Green Bonds

Green Bonds

By: Phil Kernen

Making decisions that help the environment, as well as your bank account, has never been simpler. Investing through an ESG lens, considering the Environmental, Social, and Governance impacts of an organization, has exploded in the minds of the investing public. Doing so makes it easier than ever to identify companies making a difference in combating climate change and meet related challenges. Most options, however, have been limited to buying stock in those companies. The availability of a different choice has been slowly growing.

Green bonds have existed for over a decade, issued by governments and corporations to fund environmental objectives. Renewable power projects received most initial proceeds, but transitioning factories, power grids, and office buildings to clean technology are now claiming a bigger slice. Borrowers must certify that the deal proceeds go to such goals, and an entire industry has arisen to help to do that.

Demand was initially weak, so green bonds often sold at lower prices, which meant it cost more to borrow. It was mostly a feel-good exercise for issuers and borrowers who wanted to demonstrate positive environmental action. As investors increasingly adopt ESG investing principles, that is changing.

The global green bond market is still tiny, about 1% of the worldwide bond market. It started as and mostly remains a European thing, though the US is the largest national issuer. In 2021, $450 billion of the $30 trillion of bonds issued worldwide were green bonds. With the growing attention devoted to climate change and current green bond growth rates, annual global issuance will exceed $1 trillion by 2023. US participation is growing too, having issued more than $50 billion in 2021, a quarter of which were sold by Fannie Mae, the mortgage purchasing arm of the US government.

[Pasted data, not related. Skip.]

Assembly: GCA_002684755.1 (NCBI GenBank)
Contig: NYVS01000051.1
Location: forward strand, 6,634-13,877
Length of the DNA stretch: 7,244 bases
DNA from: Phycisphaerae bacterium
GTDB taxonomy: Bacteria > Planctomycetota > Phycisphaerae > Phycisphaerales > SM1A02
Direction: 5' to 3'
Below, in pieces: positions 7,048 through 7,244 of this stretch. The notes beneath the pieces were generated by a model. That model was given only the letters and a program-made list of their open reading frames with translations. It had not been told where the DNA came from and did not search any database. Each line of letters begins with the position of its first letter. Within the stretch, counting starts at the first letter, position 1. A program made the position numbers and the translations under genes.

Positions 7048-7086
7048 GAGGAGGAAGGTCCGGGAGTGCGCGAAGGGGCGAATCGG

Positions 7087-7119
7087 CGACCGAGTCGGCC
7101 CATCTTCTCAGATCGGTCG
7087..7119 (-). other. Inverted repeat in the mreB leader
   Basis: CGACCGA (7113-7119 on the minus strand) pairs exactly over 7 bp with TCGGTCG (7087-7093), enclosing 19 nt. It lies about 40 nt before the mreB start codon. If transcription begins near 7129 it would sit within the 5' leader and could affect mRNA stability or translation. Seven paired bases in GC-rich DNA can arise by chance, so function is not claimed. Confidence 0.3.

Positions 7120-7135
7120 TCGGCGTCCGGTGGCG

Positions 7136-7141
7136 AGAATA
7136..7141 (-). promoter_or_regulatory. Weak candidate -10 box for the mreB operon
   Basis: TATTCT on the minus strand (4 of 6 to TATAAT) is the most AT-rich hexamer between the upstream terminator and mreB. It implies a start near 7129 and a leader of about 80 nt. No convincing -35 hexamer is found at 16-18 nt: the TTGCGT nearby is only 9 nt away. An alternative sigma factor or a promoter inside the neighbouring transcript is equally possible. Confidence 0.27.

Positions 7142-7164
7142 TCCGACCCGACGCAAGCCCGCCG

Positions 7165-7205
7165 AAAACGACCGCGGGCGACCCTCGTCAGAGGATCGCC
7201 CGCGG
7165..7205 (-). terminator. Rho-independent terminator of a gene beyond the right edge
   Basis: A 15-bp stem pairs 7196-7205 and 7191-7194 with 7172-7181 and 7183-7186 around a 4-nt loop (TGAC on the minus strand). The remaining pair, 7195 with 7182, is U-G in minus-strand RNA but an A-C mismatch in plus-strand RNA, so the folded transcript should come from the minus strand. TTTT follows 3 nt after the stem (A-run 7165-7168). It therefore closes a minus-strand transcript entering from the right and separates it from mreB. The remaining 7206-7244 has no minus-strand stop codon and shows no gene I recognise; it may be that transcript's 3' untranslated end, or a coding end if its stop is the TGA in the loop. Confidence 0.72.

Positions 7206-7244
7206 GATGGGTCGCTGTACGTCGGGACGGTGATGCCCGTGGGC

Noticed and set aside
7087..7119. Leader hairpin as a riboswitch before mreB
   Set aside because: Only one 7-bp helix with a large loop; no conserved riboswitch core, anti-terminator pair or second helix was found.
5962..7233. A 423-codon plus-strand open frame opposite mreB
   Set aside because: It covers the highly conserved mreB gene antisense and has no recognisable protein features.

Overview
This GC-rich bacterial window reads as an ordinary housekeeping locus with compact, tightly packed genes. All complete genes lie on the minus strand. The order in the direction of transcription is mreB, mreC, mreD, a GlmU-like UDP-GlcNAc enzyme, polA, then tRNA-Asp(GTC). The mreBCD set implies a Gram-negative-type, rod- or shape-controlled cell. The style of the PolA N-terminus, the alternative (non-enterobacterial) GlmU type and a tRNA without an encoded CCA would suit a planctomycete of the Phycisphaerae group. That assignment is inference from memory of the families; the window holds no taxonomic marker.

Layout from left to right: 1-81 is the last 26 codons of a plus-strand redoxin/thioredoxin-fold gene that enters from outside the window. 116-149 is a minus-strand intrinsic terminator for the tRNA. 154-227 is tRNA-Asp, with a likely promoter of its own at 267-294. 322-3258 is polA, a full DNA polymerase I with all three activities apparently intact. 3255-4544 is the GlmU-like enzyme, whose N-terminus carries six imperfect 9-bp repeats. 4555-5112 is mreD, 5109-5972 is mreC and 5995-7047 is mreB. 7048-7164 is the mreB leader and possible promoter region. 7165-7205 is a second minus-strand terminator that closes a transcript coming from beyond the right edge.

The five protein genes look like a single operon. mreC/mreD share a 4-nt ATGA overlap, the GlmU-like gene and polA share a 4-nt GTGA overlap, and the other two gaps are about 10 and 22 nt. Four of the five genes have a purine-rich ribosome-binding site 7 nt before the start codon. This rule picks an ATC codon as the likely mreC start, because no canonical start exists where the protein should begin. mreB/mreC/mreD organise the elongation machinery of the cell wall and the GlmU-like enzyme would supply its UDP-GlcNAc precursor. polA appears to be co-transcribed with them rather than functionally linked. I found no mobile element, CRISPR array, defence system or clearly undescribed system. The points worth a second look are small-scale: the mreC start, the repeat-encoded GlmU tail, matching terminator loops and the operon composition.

The Federal National Mortgage Association, commonly known as Fannie Mae, is the largest US issuer and has cumulatively issued more than $100 billion in green bonds. It used the proceeds to fund energy- and water-related capital improvements at multi-family properties on which it held mortgages. In addition, more and more US companies include green bonds as part of bigger conventional debt issuances.

Pricing has changed too, with a growing body of research suggesting borrowers can save money by issuing green bonds, called a ‘greenium’, instead of conventional bonds. Proponents believe such savings will accelerate green bond issuance further. But the differences are relatively minor, and they vary by geography. Even so, after factoring in costs associated with maintaining compliance with Green Bond Principals and certifying the use of deal proceeds, the overall financial benefits are immaterial. Nevertheless, issuers believe raising their profile in the eyes of environmentally conscious investors is worth the effort.

The desire for positive environmental press leads to another risk endemic to all ESG investments. Greenwashing is the practice of putting more effort and resources into burnishing environmental credibility than into minimizing verifiable impact. For example, with the growth of the European green bond markets, regulators are uncovering more cases of greenwashing by investment managers capitalizing on the growing demand for sustainable finance. Greenwashing is a problem that underscores the difficulty of standardizing what constitutes green finance.

Many jurisdictions lack a clear legal definition of what qualifies as a green bond. European Union regulators have taken small steps while the US Securities Exchange Commission has not taken action. Required disclosures, a part of every security issuance, are not uniform for green bonds. Questions abound. What kind of disclosures are needed? How will disclosures need to differ across asset classes if investors prioritize different outcomes such as changing water usage or reducing carbon footprint? Is the desired data even obtainable?

The accelerating growth rates of green bonds mean they will be a material asset class at some point. But for now, green bonds remain a niche asset class that will make little impact on portfolio returns.

Disclosure: This is for informational purposes only and any reference to a security type does not constitute a recommendation to buy or sell that type of security. The reader should not assume that an investment in the security type identified or described, was or will, be profitable. For a complete list of disclosures, please click https://mitchcap.com/disclosure/

2021-12-31T11:21:59-06:00 December 31st, 2021|ESG Investing, Investment Management|0 Comments

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